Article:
- Tim Challies has an interesting helpful post, Random Thoughts on Reading
- The Wall Street Journal has an article which is reaffirming what is apparent–there is a basic continuity between the Bush’s and Obama’s foreign policy. A recent episode from Dan Carlin’s “Common Sense” podcast also illustrates this. It is titled The Continuity of Errors and well worth a listen.
- The Mises Institute has a fantastic survey of the history of wage and price controls in the Ancient World
- Carolyn McCulley has an interesting post responding to a question on “Set-Ups”. She has some advice for the matchmakers and also the people being set-up. Her advice comes from a mainly female perspective.
Undoubtedly, much has been made of Obama’s high approval rating. However, he’s lost some ground recently, and it turns out he really isn’t as popular as people think.
According to the Gallup organization, no president since before Nixon has had a higher disapproval rating after one month in office other than Bill Clinton. And his 1 month in office approval rating is a clear 8 percentage points under that of Jimmy Carter. In fact his approval rating is hovering somewhere around where the two Bush’s were at their one month point.
This illustrates that Obama simply hasn’t in any substantial way removed the deep poltical divide that permiates American society. He’s another partisan candidate, heavily depending on the Left-Right political dichotomy in the U.S.
“Contrary to popular impression, the Puritan was no ascetic…he never praised hair shirts or dry crust. He liked good food, good drink and homely comforts; and while he laughed at mosquitoes, he found it a real hardship to drink water when the beer ran out.” — Edmund Morgan, The Puritan Family
“worldly things are good in themselves and given to sweeten our passage to heaven” — Richard Sibbes
“[In] the writings of the Puritans, marriage and the sex act within it are affirmed as gifts from God. This was a progressive view, for it contradicted the prevalent medieval teaching that religious celibacy was more virtuous” — Betsy Hart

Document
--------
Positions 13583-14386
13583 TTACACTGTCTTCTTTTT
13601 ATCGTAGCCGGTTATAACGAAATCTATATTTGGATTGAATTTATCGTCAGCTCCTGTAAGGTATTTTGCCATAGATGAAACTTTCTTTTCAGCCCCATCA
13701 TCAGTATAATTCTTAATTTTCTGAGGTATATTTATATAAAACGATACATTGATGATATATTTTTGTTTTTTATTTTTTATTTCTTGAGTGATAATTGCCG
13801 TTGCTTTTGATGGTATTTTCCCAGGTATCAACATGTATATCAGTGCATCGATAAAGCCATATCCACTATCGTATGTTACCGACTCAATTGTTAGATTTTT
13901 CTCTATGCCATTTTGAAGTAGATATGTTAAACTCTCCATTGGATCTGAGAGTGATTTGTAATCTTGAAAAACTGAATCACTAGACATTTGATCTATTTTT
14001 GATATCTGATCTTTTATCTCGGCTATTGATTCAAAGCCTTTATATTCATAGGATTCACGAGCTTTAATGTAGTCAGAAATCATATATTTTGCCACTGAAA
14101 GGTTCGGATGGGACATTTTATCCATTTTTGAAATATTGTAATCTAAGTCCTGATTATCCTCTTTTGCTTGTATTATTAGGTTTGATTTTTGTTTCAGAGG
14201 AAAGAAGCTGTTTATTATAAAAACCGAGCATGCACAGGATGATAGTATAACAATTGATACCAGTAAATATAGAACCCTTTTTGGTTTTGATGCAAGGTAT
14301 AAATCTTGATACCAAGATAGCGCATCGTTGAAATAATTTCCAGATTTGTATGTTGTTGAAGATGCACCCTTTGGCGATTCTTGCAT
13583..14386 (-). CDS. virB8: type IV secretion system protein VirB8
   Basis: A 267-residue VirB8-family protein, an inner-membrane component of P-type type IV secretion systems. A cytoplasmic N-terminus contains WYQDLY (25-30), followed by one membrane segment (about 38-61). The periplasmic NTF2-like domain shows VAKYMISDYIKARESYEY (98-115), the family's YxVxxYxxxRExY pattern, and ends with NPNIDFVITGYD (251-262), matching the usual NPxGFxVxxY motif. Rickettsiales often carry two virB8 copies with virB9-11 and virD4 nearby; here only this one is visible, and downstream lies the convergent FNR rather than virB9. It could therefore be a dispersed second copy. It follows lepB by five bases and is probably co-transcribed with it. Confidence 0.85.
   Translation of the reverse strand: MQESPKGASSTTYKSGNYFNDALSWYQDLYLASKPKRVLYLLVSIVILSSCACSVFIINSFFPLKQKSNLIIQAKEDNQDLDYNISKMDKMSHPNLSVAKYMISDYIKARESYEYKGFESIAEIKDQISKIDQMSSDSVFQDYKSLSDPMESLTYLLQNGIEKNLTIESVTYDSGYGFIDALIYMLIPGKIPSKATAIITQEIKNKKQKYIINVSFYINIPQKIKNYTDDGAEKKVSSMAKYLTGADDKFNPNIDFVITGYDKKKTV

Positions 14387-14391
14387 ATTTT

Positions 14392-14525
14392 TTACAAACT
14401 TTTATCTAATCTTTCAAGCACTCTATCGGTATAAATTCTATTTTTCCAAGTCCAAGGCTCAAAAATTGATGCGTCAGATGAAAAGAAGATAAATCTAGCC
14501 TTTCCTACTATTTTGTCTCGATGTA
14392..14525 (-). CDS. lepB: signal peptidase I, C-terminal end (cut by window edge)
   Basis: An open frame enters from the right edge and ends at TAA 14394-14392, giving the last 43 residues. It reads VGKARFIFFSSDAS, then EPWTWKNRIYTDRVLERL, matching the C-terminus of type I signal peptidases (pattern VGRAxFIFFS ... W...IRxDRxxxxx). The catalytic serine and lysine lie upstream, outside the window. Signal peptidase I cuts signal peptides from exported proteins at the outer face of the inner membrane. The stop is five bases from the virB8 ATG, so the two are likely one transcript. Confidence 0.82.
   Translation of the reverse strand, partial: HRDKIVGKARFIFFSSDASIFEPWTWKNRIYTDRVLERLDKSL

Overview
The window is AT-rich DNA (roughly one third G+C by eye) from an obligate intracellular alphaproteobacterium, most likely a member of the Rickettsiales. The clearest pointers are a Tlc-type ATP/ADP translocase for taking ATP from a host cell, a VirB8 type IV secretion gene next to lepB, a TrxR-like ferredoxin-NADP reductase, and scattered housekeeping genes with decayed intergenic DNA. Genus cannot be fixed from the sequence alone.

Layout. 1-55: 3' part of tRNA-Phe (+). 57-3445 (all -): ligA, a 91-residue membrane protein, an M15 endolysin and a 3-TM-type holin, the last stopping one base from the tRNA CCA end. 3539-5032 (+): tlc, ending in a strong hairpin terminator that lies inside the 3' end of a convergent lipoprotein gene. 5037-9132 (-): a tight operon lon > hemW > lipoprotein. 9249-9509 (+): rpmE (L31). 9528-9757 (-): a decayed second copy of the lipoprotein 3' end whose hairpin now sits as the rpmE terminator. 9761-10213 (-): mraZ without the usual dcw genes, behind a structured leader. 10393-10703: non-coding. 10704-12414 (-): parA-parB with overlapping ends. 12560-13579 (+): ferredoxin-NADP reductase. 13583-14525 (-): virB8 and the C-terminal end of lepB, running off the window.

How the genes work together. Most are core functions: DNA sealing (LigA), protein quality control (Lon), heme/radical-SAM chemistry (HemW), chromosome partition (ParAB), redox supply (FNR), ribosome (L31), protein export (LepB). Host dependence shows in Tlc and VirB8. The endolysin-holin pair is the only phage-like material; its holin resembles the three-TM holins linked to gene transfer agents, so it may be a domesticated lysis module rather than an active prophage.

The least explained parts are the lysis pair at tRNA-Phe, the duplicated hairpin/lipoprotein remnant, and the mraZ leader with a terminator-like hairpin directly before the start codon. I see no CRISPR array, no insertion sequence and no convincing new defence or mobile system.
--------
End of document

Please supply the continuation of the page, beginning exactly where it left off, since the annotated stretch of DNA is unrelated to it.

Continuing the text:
“We must picture these Puritans as the very opposite of those who bear that name today: as young, fierce, progressive intellectuals, very fashionable and up-to-date. They were not teetotallers; bishops, not beer, were their special aversion.” — C.S. Lewis
“the typical Puritans were not wild men, fierce and freaky, religious fanatics and social extremists, but sober, conscientious, and cultured citizens, persons of principle, determined and disciplined excelling in the domestic virtues” – J.I. Packer
“These are things to be gloried in. If we find our sins pardoned, our persons accepted, and our nature renewed; we may comfort ourselves in health, in wealth, in wife, in children, in anything, because all come from the favor of God.” — Richard Sibbes
“It is an honest and a lawful, though it may not be a very desirable employment, that you have undertaken: you may glorify God in your employment, if you will, and benefit the town considerably.”
– Cotton Mather to an Ale House owner
Foreign Policy & War
- This Tuesday, President Obama ordered two more brigades for the struggle in Afghanistan. He will be increasing the combat force by 17,000. I think this is pretty good evidence of what is already pretty much known, that President Obama’s election will either result in the continuance of the Afghanistan situation or perhaps even its escalation
- Obama’s defense secretary Robert Gates is requesting another $83 billion for combat operations in Iraq and Afghanistan. Another sign that Obama’s administration is committed to continuing the Bush’s administrations aggressive foreign policy
- Who would have guessed? Government stimulus spending is not improving the world markets
- Seven Baha’i leaders have been imprisoned in Iran on charges that imply that they were spies for Israel. Amnesty International says they are “prisoners of conscience, detained solely because of their conscientiously held beliefs or their peaceful activities on behalf of the Baha’i community. If convicted, they would face lengthy prison terms, or even the death penalty.”
Books and History
- Peter Leithart has an interesting post called Anti-anti-Constantinianism, which deals with some things pertaining to Anabaptism and Yoder
- If you are a history buff, you’ll probably find Canon Press’ Q&A: Ben House on the Irrelevance of History interesting
The White Horse Inn has a fantastic interview with Os Guinness on pursuing civility in a Post-Christian culture. How can a Christian best make their case in the public square? Why have Christians failed miserably as they have attempted to do this in recent years?
For all the couples out there on this here Valentine’s Day, I present to you “Just For Me And You” by Poco in 1972. I think you’ll like it if you like country rock
Richie Furray, who is the lead singer and also wrote this song, came from Buffalo Springfield (Neil Young’s first major band) and later became a Calvary Chapel pastor in Colorado. And another band member, Timothy Schmit, went on to join The Eagles.
In his exposition of the discussion about wineskins in Mark 2:18-22, Charles Erdman has the following to say:
[Christianity's] very essence is a new life, imparted by faith in Christ; it controls men, not by rules but by motives; its symbol is not a fast, but a feast, for its pervasive spirit is joy
(The Gospel of Mark: An Exposition by Charles R. Erdman, Westminster Press, p61)